I would have missed this album myself except for a chance December encounter in the Columbus Circle subway station. This Brooklyn future-R&B quintet – an evolution in personnel, direction and hard-ball touring since 2011 – was performing for commuters and promoting an after-midnight residency at the Blue Note. I stopped because the first number I heard was hard, sharply cut funk – vintage Living Colour with garage-rock force – and stayed because the soul got bolder and deeper in "Why iii Love the Moon," an instant knockout of velvet-Seventies romance and Kaya-era Bob Marley. Phony Ppl have a long library of internet drops, but this 15-track album, released in January and including that killer "Moon," is the band's true declaration of arrival – a matured fusion of modern-pop songcraft, live-band hip-hop drive, classic-R&B singing and instrumental Steely Dan poise. Guitarist Elijah Rawk, bassist Bari Bass, drummer Matt Byas, keyboard player Aja Grant and singer Elbee Thrie have history and ties with Theophilus London, the Roots and Erykah Badu. They are now ready for their close-up. David Fricke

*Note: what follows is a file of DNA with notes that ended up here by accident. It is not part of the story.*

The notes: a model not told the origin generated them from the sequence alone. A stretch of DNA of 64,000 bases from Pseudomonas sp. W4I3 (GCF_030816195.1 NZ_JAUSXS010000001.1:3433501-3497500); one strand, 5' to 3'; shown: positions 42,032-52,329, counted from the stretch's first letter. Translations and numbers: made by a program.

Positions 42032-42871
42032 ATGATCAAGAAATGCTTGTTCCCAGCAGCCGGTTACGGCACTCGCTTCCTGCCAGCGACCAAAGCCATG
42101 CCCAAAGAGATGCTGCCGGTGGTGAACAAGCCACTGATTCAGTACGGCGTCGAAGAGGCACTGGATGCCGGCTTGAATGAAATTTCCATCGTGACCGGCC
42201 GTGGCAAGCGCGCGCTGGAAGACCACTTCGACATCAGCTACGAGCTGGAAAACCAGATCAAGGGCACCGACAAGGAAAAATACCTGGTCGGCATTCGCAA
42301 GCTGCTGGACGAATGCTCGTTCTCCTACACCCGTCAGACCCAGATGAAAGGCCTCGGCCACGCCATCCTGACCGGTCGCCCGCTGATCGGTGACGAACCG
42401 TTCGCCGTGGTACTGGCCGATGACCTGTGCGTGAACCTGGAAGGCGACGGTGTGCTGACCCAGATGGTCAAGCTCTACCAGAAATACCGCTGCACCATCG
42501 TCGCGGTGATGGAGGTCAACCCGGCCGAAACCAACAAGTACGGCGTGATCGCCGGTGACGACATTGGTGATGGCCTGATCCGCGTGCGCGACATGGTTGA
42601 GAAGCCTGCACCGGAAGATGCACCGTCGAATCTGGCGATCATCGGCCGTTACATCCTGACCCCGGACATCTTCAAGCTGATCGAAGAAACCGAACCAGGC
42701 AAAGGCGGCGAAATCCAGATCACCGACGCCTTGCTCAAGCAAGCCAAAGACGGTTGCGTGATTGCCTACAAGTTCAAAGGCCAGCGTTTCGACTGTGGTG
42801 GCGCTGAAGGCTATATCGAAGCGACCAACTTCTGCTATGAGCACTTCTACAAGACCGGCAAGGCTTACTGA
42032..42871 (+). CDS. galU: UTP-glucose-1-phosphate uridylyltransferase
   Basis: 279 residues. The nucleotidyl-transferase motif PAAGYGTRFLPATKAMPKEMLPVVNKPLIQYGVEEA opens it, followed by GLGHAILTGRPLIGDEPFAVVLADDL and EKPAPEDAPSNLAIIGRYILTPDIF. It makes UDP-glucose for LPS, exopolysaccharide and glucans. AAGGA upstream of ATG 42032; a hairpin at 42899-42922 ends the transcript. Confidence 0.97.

Princess Nokia, ‘1992’

Share this mixtape with a powerful girl in your life – and fork over your lunch money, too. Nuyorican MC Princess Nokia is not just a Calvin Klein model, a black feminist crusader and a D.I.Y. evangelist: She is the future. The Spanish Harlem native evolved from anime cyber-fairy to earth mother in her eclectic 2014 debut, Metallic Butterfly. She then served vintage Donna Summer goodness in last year's Honeysuckle. Now Nokia goes full New York underground in her unrelenting mixtape, 1992 – her Sailor Moon cosplay gloves are off this round, and she's not holding back punches. In "Tomboy" she wears a schoolyard taunt like a badge of honor; in "Brujas," Nokia taps into the mysticism garnered from her Yoruban and Taíno roots to cast a level-hundred curse on all her haters and oppressors with a fire-spitting incantation: "Don't you fuck with my energy." We wouldn't dare. Suzy Exposito